Oh Seung-hwan gets approval to sign abroad

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Oh Seung-hwan gets approval to sign abroad

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Oh Seung-hwan

The 2013 Korea Baseball Organization (KBO) champions, Samsung Lions, will let their closing pitcher Oh Seung-hwan go to a foreign league.

The Lions said on Tuesday that they have officially notified their 31-year-old right-hander that he can negotiate with teams in the Nippon Professional Baseball and Major League Baseball leagues, and that they will help Oh make a successful contract with a foreign team.

Having made his debut in 2005, Oh earned the right to become a free agent after serving eight full-time seasons. But that free agency right only extends to the domestic league. According to Article No. 142 of the KBO rule book, Oh needed permission to move to a foreign league, and that should have been in his ninth season.

The system was created by the KBO to keep their star players as long as possible because most Korean teams cannot begin to compete with the astronomical salaries offered abroad. Only after nine seasons does a player get the right to sign anywhere in any country.

Kia Tigers’ ace pitcher Yoon Suk-min, who is also knocking on the door of Major League Baseball, is an example of a player who has reached the nine-year free agent mark.

If Oh wants to play in North America, he will need to go through the “posting system,” when major league teams bid on a player, with the Lions receiving the winning bid as a transfer fee.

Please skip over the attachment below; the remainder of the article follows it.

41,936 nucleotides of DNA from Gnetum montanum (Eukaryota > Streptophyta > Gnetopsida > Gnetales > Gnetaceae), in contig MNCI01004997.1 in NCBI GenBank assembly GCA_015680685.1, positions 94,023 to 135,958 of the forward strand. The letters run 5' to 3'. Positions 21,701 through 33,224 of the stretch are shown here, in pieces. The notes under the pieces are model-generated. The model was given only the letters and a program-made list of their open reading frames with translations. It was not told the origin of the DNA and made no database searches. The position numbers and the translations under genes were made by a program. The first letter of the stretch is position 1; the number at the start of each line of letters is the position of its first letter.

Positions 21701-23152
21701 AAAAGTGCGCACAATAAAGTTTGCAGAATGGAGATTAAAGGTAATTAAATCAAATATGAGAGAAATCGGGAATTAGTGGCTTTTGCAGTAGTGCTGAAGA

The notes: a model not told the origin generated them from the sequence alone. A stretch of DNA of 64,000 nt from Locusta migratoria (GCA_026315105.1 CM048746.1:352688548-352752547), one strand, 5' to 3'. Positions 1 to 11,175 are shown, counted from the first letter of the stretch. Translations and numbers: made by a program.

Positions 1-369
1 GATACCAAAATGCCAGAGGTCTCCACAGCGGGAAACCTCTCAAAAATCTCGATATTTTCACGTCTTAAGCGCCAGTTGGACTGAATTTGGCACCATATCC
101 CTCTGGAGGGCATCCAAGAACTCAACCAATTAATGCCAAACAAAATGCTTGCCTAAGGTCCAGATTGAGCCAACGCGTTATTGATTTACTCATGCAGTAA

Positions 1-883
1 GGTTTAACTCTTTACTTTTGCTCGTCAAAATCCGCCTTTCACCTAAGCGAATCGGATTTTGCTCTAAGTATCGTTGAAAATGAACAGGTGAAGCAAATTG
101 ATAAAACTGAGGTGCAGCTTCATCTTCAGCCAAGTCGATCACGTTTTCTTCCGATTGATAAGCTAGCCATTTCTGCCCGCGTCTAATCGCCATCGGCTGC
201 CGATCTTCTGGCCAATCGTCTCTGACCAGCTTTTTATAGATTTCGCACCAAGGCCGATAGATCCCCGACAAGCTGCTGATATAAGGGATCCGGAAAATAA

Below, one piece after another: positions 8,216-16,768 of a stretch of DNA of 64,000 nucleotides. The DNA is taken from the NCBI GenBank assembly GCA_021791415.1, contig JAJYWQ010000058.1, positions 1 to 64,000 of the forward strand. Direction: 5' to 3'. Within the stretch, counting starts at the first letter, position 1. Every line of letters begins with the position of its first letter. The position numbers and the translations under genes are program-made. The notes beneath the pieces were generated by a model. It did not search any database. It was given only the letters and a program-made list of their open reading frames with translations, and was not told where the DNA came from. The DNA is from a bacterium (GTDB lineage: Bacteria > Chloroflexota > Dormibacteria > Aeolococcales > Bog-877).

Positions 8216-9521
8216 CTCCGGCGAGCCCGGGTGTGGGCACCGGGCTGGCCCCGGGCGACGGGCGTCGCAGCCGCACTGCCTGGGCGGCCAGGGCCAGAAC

The rules are different for the Nippon league. Oh can negotiate with any Japanese team, then that team negotiates a transfer fee with the Lions. If the Lions think the transfer fee is too low and doesn’t accept it, Oh would stay in Korea for one more year as a Lions player.

“We couldn’t find a reason [to make him stay with us],” said Song Sam-bong, general manger of the Lions, to reporters. “It will be a huge loss for the team, but we decided to let him go, as we promised last year. He has contributed to the team’s championships, since he played with the team since 2005.”

During the time Oh has been a closer for the Lions, the team has won five Korean Series titles - in 2005, 2006, 2011, 2012 and 2013.

“He wanted to play in a foreign league for the 2013 season, but we persuaded him to stay for one more year, to win three consecutive KBO titles,” Song added. “He has done what was asked for, and we judged that it is our turn to keep our promise.”

As for Oh’s hunt for an international deal, Kim Dong-wook, head of Sports Intelligence, the group representing Oh, told reporters that four major league teams and two Japanese teams are interested.

“The level of interest is quiet serious,” Kim said. “Those four MLB teams have asked for details, including about the posting system after the Korean Series was over. And everyone knows that many Japanese teams have been interested in Oh for a long time.”

Kim declined to name the interested teams, but insiders say the New York Yankees and Los Angeles Dodgers are among the American teams interested, while Hanshin Tigers and Softbank Hawks are among the Nippon league teams.

“The most important things Oh will consider in signing are being a closer, no matter which team he signs with, and he wants to play for a team that has a large Korean community,” Kim said.


BY Kwon Sang-soo [sakwon80@joongang.co.kr]

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